158cc Push Lawn Mower #11a 034f200
The carb is dirty and plugged up. It is probably to the point of having to be removed and cleaned. Hope this helps. Please vote yes, thank you.
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If the motor starts initially but then won`t stay running, that means it`s getting a good initial injection of gas from the primer bulb, but then the carburetor starves off the oxygen it needs to keep combusting. When your carburetor is clogged, the cause is likely to be evaporated gas that has gummed up the pores.
A faulty or dirty spark plug could be the reason your lawn mower won`t stay running. It might produce the initial spark, but the spark won`t be enough to keep the engine running if the plug is clogged with dirt and oil. Spark plugs are usually located on the front of a push lawn mower and connected to a black cable.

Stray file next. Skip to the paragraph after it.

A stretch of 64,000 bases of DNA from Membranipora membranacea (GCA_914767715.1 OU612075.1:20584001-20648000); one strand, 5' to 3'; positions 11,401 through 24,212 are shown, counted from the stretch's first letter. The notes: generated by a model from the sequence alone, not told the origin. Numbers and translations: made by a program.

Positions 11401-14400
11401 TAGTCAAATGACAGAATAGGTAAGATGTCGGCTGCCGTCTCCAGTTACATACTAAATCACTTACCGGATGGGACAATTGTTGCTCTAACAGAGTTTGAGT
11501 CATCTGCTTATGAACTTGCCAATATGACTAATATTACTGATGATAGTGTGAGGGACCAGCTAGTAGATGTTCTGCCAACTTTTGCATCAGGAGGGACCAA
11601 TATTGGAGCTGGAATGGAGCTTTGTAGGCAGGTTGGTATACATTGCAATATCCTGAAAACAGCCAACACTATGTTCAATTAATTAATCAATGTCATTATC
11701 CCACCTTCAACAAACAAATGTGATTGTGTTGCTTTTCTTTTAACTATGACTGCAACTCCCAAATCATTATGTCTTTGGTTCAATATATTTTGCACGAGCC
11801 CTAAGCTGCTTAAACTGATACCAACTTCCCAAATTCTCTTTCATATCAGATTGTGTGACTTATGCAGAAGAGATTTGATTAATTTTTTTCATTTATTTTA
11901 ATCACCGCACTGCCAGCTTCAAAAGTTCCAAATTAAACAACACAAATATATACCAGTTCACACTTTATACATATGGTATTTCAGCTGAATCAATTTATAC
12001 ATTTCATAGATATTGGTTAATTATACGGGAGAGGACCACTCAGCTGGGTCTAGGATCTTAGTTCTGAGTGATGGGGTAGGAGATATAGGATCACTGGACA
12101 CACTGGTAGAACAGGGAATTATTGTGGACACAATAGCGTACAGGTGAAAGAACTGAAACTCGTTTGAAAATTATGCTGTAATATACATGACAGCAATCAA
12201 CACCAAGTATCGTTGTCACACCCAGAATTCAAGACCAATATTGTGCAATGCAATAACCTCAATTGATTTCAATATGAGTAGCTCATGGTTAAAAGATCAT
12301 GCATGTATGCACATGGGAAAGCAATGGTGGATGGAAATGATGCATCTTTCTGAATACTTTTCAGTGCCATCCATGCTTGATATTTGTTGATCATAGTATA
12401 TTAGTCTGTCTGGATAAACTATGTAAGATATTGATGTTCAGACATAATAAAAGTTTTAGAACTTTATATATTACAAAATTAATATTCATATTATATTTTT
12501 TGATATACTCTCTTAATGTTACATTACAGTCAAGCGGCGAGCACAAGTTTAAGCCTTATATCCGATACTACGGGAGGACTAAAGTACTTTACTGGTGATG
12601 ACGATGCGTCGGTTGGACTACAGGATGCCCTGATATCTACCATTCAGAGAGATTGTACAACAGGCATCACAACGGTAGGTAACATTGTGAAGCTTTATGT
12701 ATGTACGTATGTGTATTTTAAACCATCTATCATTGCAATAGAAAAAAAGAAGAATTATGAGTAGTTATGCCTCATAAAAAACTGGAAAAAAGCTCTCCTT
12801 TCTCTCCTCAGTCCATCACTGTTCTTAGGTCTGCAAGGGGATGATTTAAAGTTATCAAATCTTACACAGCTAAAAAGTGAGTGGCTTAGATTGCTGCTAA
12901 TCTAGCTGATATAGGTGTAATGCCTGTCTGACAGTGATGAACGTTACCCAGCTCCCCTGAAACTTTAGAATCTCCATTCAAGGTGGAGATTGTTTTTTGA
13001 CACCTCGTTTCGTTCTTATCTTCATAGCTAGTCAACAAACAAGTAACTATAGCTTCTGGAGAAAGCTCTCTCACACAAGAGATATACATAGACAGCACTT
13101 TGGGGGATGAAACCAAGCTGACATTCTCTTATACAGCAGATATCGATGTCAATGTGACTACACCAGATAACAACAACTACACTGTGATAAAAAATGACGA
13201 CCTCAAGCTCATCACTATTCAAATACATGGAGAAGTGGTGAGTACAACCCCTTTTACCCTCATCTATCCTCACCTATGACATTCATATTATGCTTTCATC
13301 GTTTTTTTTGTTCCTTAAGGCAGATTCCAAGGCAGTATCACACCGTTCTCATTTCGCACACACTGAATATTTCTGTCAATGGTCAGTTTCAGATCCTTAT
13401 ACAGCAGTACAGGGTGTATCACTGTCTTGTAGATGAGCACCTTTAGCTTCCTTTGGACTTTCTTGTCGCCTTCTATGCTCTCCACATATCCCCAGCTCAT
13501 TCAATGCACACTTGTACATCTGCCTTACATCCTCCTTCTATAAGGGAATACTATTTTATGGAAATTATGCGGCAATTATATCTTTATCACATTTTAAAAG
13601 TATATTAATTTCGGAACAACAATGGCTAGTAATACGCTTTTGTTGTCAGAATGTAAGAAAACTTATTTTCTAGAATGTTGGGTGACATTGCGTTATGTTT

Loose, Dirty or Disconnected Spark Plug in Your Lawn Mower: Check it out, clean off debris, re-connect and tighten. Dirty Air Filter: Clean or replace. Fuel Not Reaching the Engine: Tap the side of the carburetor to help the flow of gas. If this doesn`t work, you might need a new fuel filter.
An airlock is one of the common causes why your mower won`t start after running out of fuel. An Airlock occurs when air replaces fuel in the fuel lines. As you refill your fuel tank, you could push the air towards your mower`s carburetor, which keeps the new fuel from reaching the engine.
If a mower is hard to start, it may be the result of a dirty carburetor and/or a clogged air filter. Use a screwdriver to remove the carburetor and clean any dirt out of it with a rag. Clean the air filter or replace it if it`s disposable.
If petrol is coming out of your primer bulb, this means that it is backing up in your carburettor and flowing out of the primer tube. The float-valve in your carburettor has most likely got stuck and just needs to be adjusted.
Over-priming can happen when the primer bulb is pushed too many times. This can result in the engines of your lawnmower becoming flooded by fuel. The fuel can spread into the combustion chamber, where it can gather and pool. Under this condition, the spark plug can get too wet and will not ignite.